Emotional Intelligence in Leadership: Why It Matters and How to Hone It

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Emotional Intelligence in Leadership: Why It Matters and How to Hone It

Emotional Intelligence in Leadership Why It Matters and How to Hone It

When you think of the qualities that make a great leader, what comes to mind? One who has a constant supply of smart ideas, has an analytical mind, is great to talk to, and is always approachable? While all these are certainly good-to-have, there is one remarkable quality that separates great leaders from the rest of their ilk and that is – emotional intelligence. Defined as the ability to accurately perceive and manage one’s own and others’ emotions by understanding the signals emotions send about relationships, most great leaders have a high emotional quotient. In fact, the importance of emotional intelligence in leadership was clearly articulated by Theodore Roosevelt when he famously said

 “No one cares how much you know, until they know how much you care.”   

Five building blocks of emotional intelligence

So how can you recognize, connect with, and learn from yours as well as others’ emotions to be able to handle all kinds of situations effectively? Honing these five critical aspects can help you get it right:

  1. Self-awareness: Being a self-aware leader means knowing how you feel, your strengths and weaknesses, and also how your emotions can affect others around you. To be more self-aware:
  • Maintain a journal of emotions to recognize your feelings’ patterns through the course of time and use the insights to effectively mould your reactions.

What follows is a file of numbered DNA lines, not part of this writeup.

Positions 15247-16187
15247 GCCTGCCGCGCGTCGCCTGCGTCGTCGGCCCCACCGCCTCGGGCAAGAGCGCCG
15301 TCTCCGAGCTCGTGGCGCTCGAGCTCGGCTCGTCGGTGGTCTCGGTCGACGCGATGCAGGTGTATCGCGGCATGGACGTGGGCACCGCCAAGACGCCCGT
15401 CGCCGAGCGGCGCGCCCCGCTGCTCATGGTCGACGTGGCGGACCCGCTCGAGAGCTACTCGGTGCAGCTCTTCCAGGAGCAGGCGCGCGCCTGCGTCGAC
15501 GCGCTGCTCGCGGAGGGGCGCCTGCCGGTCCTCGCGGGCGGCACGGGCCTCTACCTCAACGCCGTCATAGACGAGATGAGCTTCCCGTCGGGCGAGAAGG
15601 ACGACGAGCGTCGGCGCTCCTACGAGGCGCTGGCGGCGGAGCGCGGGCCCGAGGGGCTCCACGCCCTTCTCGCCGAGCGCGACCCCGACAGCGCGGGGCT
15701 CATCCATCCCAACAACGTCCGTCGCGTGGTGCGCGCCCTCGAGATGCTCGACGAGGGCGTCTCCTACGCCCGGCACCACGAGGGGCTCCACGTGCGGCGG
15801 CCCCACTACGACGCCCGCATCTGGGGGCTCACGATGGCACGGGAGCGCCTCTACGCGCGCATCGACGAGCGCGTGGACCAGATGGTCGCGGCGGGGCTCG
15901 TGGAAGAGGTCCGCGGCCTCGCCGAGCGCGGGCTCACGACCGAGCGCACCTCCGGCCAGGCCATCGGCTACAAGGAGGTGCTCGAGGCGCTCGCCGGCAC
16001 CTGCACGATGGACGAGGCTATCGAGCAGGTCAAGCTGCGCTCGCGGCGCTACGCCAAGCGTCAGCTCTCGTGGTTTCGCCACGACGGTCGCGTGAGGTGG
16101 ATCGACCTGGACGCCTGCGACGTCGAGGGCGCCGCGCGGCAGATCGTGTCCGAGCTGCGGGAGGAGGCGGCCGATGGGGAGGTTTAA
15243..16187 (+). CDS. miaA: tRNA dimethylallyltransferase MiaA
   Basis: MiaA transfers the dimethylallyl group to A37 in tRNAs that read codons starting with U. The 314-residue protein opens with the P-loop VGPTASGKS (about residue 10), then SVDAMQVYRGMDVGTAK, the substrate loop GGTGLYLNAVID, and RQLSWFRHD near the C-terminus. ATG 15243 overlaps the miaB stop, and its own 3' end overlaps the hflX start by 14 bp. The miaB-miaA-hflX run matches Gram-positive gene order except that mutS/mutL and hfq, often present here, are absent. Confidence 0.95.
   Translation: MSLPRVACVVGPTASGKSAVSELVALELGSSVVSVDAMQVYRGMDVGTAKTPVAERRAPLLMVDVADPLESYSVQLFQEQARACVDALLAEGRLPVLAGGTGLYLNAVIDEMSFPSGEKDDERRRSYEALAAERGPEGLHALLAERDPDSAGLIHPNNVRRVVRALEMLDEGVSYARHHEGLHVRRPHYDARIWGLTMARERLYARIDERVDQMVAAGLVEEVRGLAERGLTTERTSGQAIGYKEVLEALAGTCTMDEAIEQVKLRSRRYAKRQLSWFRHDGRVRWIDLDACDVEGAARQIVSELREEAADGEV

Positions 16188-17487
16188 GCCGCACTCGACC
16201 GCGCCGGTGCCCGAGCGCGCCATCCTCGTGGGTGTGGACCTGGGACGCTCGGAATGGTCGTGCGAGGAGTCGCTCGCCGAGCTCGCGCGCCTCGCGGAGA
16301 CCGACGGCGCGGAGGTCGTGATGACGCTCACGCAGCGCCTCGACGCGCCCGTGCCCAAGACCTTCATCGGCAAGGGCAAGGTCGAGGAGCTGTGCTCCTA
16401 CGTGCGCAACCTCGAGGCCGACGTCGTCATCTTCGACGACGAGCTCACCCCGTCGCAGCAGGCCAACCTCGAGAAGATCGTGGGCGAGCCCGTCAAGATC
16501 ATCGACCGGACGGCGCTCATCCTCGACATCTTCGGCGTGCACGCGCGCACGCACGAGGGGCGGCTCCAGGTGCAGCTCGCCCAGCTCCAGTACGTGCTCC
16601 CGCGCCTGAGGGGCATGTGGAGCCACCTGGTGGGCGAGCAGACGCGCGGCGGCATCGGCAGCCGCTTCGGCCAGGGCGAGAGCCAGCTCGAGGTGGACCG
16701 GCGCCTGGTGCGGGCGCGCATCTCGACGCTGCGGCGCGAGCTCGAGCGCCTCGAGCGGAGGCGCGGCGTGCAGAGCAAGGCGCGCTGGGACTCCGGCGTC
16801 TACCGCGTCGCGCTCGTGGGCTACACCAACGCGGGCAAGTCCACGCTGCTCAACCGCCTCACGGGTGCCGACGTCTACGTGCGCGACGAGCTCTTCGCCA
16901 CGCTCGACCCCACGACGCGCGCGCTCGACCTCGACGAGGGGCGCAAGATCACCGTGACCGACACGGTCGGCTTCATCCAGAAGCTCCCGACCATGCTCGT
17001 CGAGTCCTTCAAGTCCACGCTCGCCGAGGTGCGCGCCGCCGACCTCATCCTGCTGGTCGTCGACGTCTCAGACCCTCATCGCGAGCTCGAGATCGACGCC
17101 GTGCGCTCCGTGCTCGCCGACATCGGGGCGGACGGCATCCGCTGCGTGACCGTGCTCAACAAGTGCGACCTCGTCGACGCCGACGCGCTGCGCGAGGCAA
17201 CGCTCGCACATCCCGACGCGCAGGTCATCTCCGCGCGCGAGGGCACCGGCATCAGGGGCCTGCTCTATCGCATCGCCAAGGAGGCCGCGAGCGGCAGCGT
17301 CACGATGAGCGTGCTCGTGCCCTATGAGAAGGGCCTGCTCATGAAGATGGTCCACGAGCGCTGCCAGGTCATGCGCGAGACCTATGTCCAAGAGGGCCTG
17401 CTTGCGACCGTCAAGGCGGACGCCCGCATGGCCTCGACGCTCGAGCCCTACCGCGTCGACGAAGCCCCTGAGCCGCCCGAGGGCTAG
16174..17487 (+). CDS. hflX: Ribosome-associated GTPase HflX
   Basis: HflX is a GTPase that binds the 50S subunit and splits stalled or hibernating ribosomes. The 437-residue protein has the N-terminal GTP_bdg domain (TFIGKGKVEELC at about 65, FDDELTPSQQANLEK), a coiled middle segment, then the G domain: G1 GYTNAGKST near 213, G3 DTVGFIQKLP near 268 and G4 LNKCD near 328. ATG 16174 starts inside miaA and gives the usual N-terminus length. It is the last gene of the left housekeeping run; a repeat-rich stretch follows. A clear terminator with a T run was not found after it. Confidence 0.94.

• Filter your thoughts before you put them to action.
  • Make time for adequate introspection
  1. Self-regulation: Are you in control of yourself or do you frequently make emotional or impulsive decisions, harbour pre-conceived notions about others or compromise yours and others’ values? To be more self-regulated:
  • Take ownership: Own your mistakes, decisions, and their consequences, come what may. Hold yourself accountable without looking for a scapegoat in others.
  • Set clear limits: Have a clear knowledge of what aspects in a professional relationship are absolutely deal-breakers for you and do not compromise on your values.
  • Keep calm and carry on: Sure, there are days when it feels like Murphy is having a field day at your expense, but even then, you can choose how to react and being calm should be your first choice.
  1. Motivation: Do you truly love your job or have you forgotten what brought you here in the first place? Are your goals in line with your current aspirations? To be more self-motivated:
  • Re-think your goals: Make fresh goal statements on the basis of were o stand currently and then for actionable roadmaps.
  • Be optimistic, especially when the going gets tough – think of at least one good thing that comes out of a particularly bad situation
  1. Empathy: Are you able to easily put yourself in someone else’s situation to give constructive feedback, listen to others’ issues and help them overcome the same? To be more empathetic:
  • Be a good listener ad observer – take note of people’s body language to know how someone truly feels
  • Appreciate people more often and wholeheartedly
  • Try the Perceptual Positions technique to see others’ point of view
  1. Social skills: Are you a good communicator? How effectively do you manage change and conflict? To build better social skills:


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